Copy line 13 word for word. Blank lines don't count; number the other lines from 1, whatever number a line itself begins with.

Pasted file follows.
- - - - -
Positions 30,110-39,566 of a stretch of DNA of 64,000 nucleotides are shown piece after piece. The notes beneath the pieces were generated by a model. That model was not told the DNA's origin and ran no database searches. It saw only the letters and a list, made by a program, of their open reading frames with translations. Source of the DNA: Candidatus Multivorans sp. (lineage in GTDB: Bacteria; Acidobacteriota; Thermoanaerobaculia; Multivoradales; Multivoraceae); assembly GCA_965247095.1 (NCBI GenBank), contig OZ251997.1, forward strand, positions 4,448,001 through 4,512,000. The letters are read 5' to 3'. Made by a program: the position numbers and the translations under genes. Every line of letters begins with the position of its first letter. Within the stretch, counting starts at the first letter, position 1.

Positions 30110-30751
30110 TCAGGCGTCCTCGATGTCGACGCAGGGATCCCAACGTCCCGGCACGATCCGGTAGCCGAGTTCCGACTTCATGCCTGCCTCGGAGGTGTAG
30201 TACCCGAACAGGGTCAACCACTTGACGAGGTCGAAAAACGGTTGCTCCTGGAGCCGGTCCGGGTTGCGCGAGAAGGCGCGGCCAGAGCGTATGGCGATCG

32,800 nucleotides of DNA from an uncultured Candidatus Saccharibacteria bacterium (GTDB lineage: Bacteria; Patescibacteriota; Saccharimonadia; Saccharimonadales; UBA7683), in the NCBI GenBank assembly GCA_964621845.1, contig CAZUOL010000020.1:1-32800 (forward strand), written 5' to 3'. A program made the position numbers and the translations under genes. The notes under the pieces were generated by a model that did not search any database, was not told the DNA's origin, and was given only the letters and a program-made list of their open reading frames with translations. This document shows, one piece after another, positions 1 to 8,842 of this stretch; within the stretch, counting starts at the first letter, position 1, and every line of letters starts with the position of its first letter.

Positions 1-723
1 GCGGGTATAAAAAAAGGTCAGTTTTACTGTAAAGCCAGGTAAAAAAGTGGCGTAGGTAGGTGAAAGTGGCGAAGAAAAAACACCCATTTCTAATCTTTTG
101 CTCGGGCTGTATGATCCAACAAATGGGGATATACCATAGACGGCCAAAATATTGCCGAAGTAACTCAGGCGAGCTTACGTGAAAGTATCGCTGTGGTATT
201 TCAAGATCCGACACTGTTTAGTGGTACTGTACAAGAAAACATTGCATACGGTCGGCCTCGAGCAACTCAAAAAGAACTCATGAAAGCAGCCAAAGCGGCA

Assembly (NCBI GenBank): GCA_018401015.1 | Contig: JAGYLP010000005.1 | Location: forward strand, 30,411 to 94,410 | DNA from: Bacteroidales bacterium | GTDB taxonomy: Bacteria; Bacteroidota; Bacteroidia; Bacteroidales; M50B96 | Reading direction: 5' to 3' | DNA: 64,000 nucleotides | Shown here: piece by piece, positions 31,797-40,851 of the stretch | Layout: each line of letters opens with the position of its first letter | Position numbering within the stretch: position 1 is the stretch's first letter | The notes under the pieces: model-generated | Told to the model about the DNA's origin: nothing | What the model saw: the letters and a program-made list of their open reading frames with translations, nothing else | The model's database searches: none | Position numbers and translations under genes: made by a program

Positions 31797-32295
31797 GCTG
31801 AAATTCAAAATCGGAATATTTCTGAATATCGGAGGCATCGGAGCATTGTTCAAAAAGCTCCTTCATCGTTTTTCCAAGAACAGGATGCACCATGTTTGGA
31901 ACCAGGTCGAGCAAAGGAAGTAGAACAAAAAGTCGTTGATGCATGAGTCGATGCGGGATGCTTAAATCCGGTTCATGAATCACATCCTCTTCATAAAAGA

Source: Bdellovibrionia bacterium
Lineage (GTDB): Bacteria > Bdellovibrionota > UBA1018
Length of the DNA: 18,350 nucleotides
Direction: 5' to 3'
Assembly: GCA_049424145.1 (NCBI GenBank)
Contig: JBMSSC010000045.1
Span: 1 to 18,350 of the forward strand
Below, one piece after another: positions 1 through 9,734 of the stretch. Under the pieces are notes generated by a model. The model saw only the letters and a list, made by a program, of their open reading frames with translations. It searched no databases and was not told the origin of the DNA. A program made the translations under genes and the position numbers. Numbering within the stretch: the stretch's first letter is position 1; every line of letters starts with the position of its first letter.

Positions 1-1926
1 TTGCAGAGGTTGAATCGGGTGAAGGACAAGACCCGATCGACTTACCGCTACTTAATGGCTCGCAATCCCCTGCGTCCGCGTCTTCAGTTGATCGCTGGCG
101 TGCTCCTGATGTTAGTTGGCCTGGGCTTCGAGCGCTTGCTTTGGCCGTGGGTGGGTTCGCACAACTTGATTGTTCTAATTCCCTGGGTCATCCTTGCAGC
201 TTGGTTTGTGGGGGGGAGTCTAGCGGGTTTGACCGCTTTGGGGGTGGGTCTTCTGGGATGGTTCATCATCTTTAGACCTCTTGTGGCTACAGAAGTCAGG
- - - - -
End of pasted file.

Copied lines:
31801 AAATTCAAAATCGGAATATTTCTGAATATCGGAGGCATCGGAGCATTGTTCAAAAAGCTCCTTCATCGTTTTTCCAAGAACAGGATGCACCATGTTTGGA